Monday, January 28, 2008

The Hungry Planet

I want to share with you a book that made a very strong impact on me recently. That book is the "Hungry Planet" by Peter Menzel and Faith D'Aluisio.

The Hungry Planet would probably be classified as a coffee table book because of its large format and heavy use of photographs, but this book is too significant for that category. It is a study of how people live, eat and interact through food. Menzel and D'Aluisio traveled the world over taking photographs of a typical family with an average week's worth of their groceries. The phots are also of the family eating, shopping and cooking food.The couple traveled to all the continents except Antarctica. Accompanying the pictures are first-hand accounts of what it was like for the couple to live, eat and be with these families.

For each family, there is a list of its weekly groceries and what they cost, as well as family recipes and stats on the country.

Food, I learned is a huge part of many families' daily habits. It also acts as an important way to compare what different countries have for resources and how wealthy people in each country are. It's truly amazing what some people can subsist on in a refuge camp in Chad or in tiny Ecuador.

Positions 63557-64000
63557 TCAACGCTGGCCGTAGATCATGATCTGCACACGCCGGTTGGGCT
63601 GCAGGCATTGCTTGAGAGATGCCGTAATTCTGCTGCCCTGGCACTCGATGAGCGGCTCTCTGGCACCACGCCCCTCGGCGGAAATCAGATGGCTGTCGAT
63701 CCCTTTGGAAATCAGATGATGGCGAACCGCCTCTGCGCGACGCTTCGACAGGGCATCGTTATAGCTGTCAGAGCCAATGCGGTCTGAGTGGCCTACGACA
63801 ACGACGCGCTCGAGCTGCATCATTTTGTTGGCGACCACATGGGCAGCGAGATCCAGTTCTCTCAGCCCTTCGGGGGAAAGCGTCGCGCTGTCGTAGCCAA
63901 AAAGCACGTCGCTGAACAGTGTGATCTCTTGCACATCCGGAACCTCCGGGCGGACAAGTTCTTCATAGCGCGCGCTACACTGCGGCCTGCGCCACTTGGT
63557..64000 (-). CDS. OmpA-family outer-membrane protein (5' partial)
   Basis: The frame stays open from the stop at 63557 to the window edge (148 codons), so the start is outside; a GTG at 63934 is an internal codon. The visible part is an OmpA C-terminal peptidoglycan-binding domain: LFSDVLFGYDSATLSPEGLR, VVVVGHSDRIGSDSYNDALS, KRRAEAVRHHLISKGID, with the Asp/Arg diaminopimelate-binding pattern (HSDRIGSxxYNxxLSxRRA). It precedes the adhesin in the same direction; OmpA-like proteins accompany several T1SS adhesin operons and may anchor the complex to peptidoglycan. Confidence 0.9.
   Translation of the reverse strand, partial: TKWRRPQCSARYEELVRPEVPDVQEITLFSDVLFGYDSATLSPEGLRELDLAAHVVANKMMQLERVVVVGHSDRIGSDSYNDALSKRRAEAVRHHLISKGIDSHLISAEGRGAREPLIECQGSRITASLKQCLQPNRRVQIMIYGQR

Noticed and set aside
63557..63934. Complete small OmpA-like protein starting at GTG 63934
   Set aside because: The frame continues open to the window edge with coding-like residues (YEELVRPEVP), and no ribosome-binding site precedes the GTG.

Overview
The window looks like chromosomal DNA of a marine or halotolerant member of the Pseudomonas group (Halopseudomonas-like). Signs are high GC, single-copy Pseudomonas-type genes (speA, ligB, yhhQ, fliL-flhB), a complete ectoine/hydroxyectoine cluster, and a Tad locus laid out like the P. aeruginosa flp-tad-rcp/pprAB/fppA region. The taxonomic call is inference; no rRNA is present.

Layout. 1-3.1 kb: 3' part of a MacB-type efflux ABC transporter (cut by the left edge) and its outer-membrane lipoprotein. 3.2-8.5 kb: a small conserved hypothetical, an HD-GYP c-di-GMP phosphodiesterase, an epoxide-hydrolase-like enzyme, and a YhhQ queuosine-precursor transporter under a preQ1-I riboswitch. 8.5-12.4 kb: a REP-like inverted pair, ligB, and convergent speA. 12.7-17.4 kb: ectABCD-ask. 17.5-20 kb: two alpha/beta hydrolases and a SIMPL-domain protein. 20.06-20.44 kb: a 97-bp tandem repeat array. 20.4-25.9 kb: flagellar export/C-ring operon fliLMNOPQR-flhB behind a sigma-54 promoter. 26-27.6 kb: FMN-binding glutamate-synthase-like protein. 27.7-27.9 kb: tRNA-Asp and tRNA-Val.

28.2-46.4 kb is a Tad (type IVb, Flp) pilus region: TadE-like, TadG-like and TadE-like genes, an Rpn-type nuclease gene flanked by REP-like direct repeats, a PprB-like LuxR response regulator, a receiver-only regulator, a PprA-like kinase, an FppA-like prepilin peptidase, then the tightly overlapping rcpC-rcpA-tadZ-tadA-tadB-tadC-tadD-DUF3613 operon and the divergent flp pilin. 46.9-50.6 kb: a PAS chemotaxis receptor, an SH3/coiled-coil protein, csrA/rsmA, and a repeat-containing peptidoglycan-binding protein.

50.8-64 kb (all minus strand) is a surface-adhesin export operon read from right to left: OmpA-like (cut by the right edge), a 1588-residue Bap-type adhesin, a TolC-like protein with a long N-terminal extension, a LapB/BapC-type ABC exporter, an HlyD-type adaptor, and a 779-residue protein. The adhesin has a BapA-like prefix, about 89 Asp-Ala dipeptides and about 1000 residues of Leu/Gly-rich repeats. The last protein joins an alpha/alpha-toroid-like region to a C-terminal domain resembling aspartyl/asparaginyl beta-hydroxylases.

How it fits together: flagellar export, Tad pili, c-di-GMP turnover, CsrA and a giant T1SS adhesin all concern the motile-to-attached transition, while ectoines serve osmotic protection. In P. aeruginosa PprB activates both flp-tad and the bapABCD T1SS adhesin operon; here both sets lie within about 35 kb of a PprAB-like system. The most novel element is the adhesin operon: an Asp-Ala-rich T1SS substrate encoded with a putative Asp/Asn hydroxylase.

I am appreciative for what this book has done in my own life. Now, when I go to the grocery store, I am so thankful for the low prices we pay compared to most of the world. I am also so thankful for the variety of fresh ingredients and the amount of meat we can eat and afford. What I am also now strongly aware of is how little fresh produce and unprocessed food I eat. As I watch my groceries glide down the conveyor belt, I am dismayed and bit embarrassed that I don't eat more fresh vegetables and fruit.

I think it's important to be aware of what we eat and thankful for what we can eat. Hungry Planet really struck home about how important my diet and lifestyle is to me and how thankful I am for it.

Quote about Hungry Planet
"While the photos are extraordinary-fine enough for a stand alone volume-it's the questions these photos ask that make this so gripping. This is a beautiful, quietly provocative volume."
--Publisher's Weekly

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